I usually write my blog entries in chronological order. It's part of my OCD*'s to do so.

However, just once, for this particular entry; I am breaking this rule. All because I cannot wait to rant about losing precious vacation time visiting Hong Kong.

For those who actually read my previous entries would know that Eric and I live on different continents; and I, for one, spend months anticipating our vacations together. Due to financial and job restrictions (among others), we spend most of our time only seeing each other online. Hence, during these vacations, I expect nothing but a good (enough) time.

We made the mistake of spending the last leg of our vacation in Hong Kong. Rather than read reviews and personal opinions of other visitors (which can easily be obtained online), I have committed the ultimate blunder; I allowed myself to be influenced and confused by the tourism ads and word of mouth - and I quote "Hong Kong is soooo fun! Omg! Shopping! Sales! Sooooo fun!"

The above statement is nothing but a myth to me now.

Let me count the reasons why:-

1) It was hot as anything but admittedly it is summer and there is nothing anyone could do about it. I am just not used to seeing water evaporating off the sidewalk. Literally.

2) People were terribly or shall I say, sickeningly unfriendly. A good example; a street vendor cursed under her breath telling us to "Go and die" (I understood her loud and clear even with my limited Cantonese vocabulary) when we asked her the price of her merchandise and did not buy anything. Is it our fault as potential customers if the price was not displayed? Do customers have an obligation to purchase something once they have asked the selling price? I am utterly speechless. And confused by this.

3) Again, contrary to popular belief that HK is a hospitable tourist destination, I beg to differ. Officers at the airport were 'herding' passengers along like cattle; using authoritative tones:- "Take out your laptops!" (Note: Not even a "please"?)

4) The only polite greeting we got during our 3 days there came from the baristas at Starbucks. Kudos!

Other than that, there were no greetings from sales personnel or any waiter/waitress - other than the customary scowl.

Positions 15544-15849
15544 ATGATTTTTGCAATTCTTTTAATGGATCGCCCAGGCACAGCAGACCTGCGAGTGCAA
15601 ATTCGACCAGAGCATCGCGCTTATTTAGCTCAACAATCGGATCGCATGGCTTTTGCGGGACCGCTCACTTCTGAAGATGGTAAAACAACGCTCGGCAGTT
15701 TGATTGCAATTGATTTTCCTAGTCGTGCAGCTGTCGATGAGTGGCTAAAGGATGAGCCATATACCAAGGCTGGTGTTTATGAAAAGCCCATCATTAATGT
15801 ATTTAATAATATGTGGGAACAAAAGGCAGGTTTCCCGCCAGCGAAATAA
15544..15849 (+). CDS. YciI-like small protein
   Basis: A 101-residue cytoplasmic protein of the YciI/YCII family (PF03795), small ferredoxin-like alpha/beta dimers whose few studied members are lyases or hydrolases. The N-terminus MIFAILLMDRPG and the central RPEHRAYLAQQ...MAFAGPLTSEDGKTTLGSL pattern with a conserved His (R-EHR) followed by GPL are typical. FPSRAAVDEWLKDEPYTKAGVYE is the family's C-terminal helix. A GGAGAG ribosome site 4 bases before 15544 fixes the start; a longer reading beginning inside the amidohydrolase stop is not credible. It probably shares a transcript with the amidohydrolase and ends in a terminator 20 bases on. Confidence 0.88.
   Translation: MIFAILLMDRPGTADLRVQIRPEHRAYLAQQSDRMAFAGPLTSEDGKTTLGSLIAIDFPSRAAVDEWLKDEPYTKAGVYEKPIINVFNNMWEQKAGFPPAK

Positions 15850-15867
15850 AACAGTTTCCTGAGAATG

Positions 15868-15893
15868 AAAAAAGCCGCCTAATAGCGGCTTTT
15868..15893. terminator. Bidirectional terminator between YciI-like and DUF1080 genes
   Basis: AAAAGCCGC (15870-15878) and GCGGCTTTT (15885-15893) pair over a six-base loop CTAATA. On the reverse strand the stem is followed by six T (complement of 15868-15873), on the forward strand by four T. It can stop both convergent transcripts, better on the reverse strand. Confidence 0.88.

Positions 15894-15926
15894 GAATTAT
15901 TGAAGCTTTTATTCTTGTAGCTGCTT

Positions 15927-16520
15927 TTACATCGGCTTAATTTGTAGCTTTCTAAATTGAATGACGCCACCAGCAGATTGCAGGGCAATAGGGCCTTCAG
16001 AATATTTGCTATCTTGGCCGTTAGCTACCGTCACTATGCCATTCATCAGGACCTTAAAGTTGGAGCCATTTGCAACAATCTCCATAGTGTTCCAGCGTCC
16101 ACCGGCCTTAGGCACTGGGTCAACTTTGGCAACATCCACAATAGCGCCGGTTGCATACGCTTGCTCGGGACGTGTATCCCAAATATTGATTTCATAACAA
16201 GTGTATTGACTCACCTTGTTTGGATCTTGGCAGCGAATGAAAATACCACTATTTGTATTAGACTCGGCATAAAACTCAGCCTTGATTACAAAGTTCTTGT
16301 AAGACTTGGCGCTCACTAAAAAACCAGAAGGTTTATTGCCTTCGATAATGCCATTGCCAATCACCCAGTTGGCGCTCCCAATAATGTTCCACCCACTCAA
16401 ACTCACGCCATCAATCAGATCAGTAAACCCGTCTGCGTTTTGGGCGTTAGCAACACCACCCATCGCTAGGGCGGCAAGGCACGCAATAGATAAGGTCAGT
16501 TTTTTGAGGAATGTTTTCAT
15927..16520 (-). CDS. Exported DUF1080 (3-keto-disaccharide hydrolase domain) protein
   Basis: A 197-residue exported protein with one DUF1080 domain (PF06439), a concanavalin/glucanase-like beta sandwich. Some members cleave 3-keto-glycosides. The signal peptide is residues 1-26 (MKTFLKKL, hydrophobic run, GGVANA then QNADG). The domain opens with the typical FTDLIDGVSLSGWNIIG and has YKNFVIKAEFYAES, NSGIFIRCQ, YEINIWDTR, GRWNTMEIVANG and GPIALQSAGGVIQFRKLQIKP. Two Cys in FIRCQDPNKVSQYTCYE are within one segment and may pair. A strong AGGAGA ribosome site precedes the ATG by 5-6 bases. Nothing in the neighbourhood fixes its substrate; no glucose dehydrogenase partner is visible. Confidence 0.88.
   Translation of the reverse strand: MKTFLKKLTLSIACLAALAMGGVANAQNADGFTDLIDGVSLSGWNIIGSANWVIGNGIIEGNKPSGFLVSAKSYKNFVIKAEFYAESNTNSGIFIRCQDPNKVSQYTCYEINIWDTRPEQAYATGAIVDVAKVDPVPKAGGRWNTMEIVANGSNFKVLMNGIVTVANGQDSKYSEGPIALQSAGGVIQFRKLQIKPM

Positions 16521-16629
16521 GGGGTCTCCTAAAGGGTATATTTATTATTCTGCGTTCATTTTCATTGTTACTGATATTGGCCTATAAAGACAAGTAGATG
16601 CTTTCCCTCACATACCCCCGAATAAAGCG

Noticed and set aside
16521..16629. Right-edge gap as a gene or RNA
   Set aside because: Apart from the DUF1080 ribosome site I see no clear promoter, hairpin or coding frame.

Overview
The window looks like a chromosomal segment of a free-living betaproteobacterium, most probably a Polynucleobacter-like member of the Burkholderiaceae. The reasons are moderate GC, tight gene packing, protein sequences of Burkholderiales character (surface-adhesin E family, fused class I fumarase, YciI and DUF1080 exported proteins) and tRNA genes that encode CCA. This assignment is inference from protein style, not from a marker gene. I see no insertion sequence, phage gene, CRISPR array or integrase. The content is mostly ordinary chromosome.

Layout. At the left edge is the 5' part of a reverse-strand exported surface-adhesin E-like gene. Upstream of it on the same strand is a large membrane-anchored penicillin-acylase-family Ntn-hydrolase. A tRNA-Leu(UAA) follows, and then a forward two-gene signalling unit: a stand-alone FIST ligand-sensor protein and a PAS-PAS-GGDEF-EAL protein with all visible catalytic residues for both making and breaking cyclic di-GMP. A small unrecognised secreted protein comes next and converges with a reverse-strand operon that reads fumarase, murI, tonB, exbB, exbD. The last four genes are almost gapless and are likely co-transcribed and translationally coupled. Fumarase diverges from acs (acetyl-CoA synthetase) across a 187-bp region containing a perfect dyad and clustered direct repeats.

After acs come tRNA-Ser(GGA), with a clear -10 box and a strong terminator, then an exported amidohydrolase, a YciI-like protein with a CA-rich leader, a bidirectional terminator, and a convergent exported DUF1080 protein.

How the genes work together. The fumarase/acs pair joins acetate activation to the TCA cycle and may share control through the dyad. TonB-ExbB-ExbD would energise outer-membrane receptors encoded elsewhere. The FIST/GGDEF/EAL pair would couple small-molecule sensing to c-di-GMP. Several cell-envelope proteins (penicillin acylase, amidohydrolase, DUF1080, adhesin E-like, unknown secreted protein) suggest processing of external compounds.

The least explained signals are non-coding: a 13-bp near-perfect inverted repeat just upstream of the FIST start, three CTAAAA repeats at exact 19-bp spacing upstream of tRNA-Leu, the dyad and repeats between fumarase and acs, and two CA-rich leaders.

(His smile defeats the purpose of this rant now, doesn't it?)

We dined at a certain Vietnamese restaurant (which had outlets in the US and in Malaysia) and had to wave vigorously for someone to take our order. We were ushered to a table right in front of the cashier's station and were just left there to fend for ourselves. With an international brand-name like that you'd think they would want to keep their customers happy. Le sigh.

5) You'd think that in this age of technology, there would at least be free wi-fi at Starbucks, but NO, they only offer free connection up to 20 minutes; after which you will be disconnected and would have to purchase a prepaid wi-fi card. Other places DO NOT EVEN offer free wi-fi. Our hotel is charging HK$35 for an hour's usage.

The nightmare is not over yet. Oh no.

We then decided to try eating at the local street stalls since proper restaurants would rather leave their customers to starve.

As a result,

6) I have now officially developed a phobia of the local night market there. Street vendors started harassing us to eat at their stalls when we as much as looked their way. When we declined, they started talking very loudly (sounded like KA-CHANG-LEI-CHANG-CHANG-KANG) among themselves in the local dialect. It sounded very much like they were scolding us! Again
, WHA-?

At this point, we didn't even bother finding out if tipping is customary.

So it comes down to this; is it the cost of living, the general demeanor of the public, or is it just the heat?

Oh and check this out:

Found this sticker (attached very crookedly I might add) on the back of our bus driver's seat. Apparently our hands might lose it's mind and smack us in the face! Gaaahhh!

I haven't even started on their airlines. But that's another story.

*Obsessive Compulsive Disorder
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2 Responses
  1. Chin Chin Says:

    Hahahah!!! Go and die? That's so rude...
    My friend was scolded by a taxi driver when she was there. She asked if he goes to this place and he just snapped, 'Yap cheh la, kong kam tor'

    And beware of your hands! You might go about typing all good reviews of Hong Kong!

  2. Jillian Says:

    Ohh yaya!! the "Kong kam tor"!!! The woman mumbled something I don't understand then said "man kam tor, *mumble mumble* hoey sei laa"

    So if possible, I'd say avoid HK...really, once is enough, unless you think it's ok dealing with rude people AND paying HK10 (RM5) for a small papercup of sugar cane juice by the roadside.

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